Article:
He turned them back to himself. "So it is done." He unbound their wrists. "Let you exchange your marriage tokens now." He reached to the table and lifted up the rings, breathed upon them, then held them out. Each took one of the rings. Elise took his hand and slipped it onto the finger he'd agreed would be least in the way when carving, the third finger of his left hand, and said, "Ruvemir, this day I take you as my husband, and may Arda fail before my love does."
He slipped his own gift onto her finger. "Elise, today I take you as my wife, and even Arda's own failure will not diminish my own love for you."
Dorieth handed the flowers back to her sister. The King smiled with full satisfaction. "May the Valar and Eru Himself shine upon your joining with bliss and content, and strength to face what must be faced as life unfolds before you. Behold the new husband and the new wife, Ruvemir and Elise of Gondor and Arnor!" All broke into a storm of applause, and suddenly the two of them were kissing, the first kiss of their marriage--but certainly not their last.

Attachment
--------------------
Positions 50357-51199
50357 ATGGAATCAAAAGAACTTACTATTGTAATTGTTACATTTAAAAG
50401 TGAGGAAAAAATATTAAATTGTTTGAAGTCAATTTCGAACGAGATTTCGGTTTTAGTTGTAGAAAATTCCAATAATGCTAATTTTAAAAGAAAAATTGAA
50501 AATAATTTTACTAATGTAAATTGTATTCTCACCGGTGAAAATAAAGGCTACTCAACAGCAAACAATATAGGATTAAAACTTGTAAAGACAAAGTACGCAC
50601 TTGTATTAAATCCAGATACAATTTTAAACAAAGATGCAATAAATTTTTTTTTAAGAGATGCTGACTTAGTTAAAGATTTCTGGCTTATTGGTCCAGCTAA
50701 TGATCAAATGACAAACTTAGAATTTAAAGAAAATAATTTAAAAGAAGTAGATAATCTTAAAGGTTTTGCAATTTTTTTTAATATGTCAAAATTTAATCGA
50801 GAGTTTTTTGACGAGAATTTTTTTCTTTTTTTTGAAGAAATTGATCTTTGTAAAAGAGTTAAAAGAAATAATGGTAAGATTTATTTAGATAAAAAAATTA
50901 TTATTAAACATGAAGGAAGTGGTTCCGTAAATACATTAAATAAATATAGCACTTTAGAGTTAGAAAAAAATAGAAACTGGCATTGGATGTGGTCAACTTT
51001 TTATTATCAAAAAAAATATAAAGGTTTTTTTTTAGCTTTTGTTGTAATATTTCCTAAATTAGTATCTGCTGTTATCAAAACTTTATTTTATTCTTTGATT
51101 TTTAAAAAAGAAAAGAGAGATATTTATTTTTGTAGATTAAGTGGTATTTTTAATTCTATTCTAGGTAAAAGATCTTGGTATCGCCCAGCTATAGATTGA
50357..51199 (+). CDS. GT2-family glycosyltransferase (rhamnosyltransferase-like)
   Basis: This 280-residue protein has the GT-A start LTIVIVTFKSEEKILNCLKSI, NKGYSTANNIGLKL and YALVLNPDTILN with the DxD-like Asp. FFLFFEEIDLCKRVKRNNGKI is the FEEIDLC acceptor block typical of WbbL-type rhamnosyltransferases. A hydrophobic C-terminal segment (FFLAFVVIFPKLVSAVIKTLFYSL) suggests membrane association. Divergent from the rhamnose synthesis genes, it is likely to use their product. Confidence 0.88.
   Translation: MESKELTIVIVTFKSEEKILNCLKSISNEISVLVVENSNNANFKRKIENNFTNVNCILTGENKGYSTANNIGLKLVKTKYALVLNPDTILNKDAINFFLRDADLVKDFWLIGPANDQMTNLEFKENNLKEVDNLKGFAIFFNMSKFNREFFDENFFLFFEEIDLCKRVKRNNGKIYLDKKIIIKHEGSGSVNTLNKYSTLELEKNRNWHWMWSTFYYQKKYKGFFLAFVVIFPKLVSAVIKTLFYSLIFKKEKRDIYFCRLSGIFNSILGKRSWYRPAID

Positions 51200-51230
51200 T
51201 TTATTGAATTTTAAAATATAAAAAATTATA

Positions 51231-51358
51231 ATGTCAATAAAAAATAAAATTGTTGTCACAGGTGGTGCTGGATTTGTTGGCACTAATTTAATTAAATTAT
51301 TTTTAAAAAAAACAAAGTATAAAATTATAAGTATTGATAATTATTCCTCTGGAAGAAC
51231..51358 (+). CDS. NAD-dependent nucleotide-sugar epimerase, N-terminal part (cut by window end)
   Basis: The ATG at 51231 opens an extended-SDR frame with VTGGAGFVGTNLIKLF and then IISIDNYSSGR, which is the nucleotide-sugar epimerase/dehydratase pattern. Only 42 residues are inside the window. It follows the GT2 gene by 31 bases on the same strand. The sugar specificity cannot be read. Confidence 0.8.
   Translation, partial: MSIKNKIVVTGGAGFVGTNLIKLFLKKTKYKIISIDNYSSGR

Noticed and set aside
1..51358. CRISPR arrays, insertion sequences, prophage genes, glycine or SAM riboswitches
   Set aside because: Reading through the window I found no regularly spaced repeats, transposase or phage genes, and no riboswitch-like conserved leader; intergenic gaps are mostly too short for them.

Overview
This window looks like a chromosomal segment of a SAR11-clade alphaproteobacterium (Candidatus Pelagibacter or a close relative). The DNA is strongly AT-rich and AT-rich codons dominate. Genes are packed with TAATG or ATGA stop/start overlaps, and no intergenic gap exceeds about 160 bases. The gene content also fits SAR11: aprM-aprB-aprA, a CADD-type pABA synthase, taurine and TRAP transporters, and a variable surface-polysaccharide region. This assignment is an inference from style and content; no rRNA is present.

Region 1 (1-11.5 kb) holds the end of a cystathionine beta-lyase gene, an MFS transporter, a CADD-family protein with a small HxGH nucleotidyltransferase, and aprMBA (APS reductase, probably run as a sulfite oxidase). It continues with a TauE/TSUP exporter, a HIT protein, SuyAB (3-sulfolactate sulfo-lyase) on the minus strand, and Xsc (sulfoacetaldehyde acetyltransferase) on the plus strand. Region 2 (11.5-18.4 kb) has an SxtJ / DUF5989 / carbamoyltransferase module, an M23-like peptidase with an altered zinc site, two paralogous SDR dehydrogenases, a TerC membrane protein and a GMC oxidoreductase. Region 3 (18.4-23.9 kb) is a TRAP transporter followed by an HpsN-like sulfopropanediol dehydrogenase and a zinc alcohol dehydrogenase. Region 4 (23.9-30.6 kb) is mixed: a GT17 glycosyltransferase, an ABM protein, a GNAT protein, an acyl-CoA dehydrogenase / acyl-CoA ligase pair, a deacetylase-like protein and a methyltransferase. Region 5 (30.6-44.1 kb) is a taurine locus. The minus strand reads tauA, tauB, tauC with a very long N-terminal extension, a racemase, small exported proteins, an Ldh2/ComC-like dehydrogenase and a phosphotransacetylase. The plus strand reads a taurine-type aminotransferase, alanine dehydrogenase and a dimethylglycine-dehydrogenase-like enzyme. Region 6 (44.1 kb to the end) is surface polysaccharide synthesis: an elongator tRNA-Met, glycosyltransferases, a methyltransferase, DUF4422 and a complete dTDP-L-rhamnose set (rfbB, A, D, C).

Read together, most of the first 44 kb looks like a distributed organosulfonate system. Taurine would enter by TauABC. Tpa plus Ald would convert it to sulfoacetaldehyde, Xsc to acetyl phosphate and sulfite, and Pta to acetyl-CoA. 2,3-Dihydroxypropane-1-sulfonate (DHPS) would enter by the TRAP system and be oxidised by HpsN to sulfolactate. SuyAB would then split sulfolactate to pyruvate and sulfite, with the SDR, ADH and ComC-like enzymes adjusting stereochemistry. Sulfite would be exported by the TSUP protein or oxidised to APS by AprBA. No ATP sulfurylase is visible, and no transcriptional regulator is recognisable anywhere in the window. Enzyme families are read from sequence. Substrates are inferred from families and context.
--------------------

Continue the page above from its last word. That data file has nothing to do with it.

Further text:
This is a work of fan fiction, written because the author has an abiding love for the works of J R R Tolkien. The characters, settings, places, and languages used in this work are the property of the Tolkien Estate, Tolkien Enterprises, and possibly New Line Cinema, except for certain original characters who belong to the author of the said work. The author will not receive any money or other remuneration for presenting the work on this archive site. The work is the intellectual property of the author, is available solely for the enjoyment of Henneth Annûn Story Archive readers, and may not be copied or redistributed by any means without the explicit written consent of the author.